Responding to different questions on the economic situation in the country in the National Assembly, Ziyambi told MPs that government was in the process of setting up people’s shops to compete with established businesses which were increasing prices in order to match the high exchange rate of the United States dollar to the RTGS dollar.
The lowest paid civil servants earn around ZWL$300 and their unions have petitioned Parliament, demanding a salary hike of more than ZWL$3 500 of which $200 must be in US$.
“Yes, prices are going up daily, but the Ministry of Finance and the Ministry of Industry are negotiating with businesses to ensure they do not continue to escalate.
“In the past, we used price controls, but we notice that they do not work and so we as government have decided to set up people’s shops to compete with businesses so that they sell cheaper goods,” Ziyambi said.
Highfields East MP Eric Murai (MDC Alliance) then asked him how the people’s shops will sustain their cheap prices given that fuel and other costs forcing businesses to increase prices will also affect them.
“Fuel is not the only thing that determines prices. Government’s task is to formulate policies and so we learnt that price controls do not work and we said we should increase production and sell cheaper goods at people’s shops so that people shun buying from businesses that want to profiteer,” Ziyambi said in response.
Norton MP Temba Mliswa (independent) then asked Ziyambi to explain how civil servants will afford to buy from those people’s shops given that their salaries were very low and did not match with the prices of goods.
“You are correct to say that, but government is in the process of negotiating with civil servants with a view to further increase their salaries. As to the private sector, indeed, it is worrisome that prices are going up, but employers are not giving their employees corresponding salary increases. What is happening is that prices of goods and services are going up yet salaries are stagnant, but soon we will have a salary structure to cushion civil servants,” Ziyambi said.
A few months ago, government increased salaries of civil servants by a mere $28 for the lowest paid worker.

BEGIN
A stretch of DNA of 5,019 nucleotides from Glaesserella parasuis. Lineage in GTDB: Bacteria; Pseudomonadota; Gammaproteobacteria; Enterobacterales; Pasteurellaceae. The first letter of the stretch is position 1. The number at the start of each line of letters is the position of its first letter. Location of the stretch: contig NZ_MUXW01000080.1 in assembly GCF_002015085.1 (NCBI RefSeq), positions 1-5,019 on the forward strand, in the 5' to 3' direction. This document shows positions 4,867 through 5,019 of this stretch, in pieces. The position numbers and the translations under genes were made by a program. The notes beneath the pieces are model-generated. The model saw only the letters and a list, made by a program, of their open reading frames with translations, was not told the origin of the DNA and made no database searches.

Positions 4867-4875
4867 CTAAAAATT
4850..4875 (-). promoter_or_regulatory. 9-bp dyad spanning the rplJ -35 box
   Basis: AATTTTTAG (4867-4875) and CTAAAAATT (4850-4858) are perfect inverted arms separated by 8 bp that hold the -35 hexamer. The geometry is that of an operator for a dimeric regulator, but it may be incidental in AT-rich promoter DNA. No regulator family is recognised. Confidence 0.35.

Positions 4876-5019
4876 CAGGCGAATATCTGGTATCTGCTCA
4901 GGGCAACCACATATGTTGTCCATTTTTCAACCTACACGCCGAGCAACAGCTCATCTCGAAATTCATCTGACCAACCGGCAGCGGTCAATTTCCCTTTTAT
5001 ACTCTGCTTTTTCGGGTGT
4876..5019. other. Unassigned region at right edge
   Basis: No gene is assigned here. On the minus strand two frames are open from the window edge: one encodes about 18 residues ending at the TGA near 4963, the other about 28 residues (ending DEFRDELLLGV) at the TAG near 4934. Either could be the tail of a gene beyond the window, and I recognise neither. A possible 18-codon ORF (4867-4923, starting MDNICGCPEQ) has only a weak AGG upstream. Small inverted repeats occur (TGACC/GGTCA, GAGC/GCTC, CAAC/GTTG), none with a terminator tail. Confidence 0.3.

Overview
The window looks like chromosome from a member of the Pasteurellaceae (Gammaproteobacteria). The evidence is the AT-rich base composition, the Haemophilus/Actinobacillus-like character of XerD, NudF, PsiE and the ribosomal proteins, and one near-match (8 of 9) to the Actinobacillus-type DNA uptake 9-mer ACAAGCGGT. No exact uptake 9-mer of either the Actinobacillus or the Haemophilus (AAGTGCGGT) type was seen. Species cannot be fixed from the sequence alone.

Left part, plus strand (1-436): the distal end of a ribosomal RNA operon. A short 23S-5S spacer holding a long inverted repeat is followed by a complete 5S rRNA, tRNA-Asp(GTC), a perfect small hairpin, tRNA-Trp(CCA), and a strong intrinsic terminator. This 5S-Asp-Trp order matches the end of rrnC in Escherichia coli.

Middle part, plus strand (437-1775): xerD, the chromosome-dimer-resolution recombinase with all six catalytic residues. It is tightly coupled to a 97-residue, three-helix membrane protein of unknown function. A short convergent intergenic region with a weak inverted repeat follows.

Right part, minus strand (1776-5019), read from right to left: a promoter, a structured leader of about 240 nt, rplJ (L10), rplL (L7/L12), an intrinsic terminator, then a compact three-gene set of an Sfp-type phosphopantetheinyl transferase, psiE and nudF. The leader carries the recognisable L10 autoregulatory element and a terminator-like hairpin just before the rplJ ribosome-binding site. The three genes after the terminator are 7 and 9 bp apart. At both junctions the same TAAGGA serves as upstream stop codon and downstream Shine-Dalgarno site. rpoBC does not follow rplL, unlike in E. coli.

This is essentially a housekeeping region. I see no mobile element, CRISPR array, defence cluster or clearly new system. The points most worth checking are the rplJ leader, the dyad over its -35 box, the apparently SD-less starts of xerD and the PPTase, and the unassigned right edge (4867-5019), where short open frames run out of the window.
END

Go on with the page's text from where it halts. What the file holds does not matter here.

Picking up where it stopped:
Further asked by Zaka North MP Robson Mavenyengwa (Zanu PF) to explain if government will consider removing duty on groceries for people that choose to purchase them from neighbouring countries, Ziyambi vaguely responded: “Those that have money to buy groceries from outside the country can do so.”
In an unrelated matter, Mbizo MP Settlement Chikwinya (MDC Alliance) asked Ziyambi to explain government’s rationale of purchasing anti-riot gear at a time when hospitals had no medicines and the social sectors were deteriorating.
Chikwinya wanted to know if it was an admission by government that something was wrong.
“A budget for the police was laid in this House for those expenses and I am surprised that the MP is indicating that there is an expenditure that Parliament did not have oversight on when it was proposed in this House,” Ziyambi said.
He was further asked by Kambuzuma MP Willias Madzimure (MDC Alliance) to explain the criteria used to compensate business people that lost their goods during the January violent demonstrations.
“Businessmen that lost their goods were compensated, but is government going to compensate people that lost their lives because a majority of them were innocent people caught in the crossfire?” he asked.
“Businesspeople that had their goods destroyed were given loans to rebuild their businesses. As for those that lost their lives, an inquest is still being done and we are still seized with that matter,” the Justice minister said.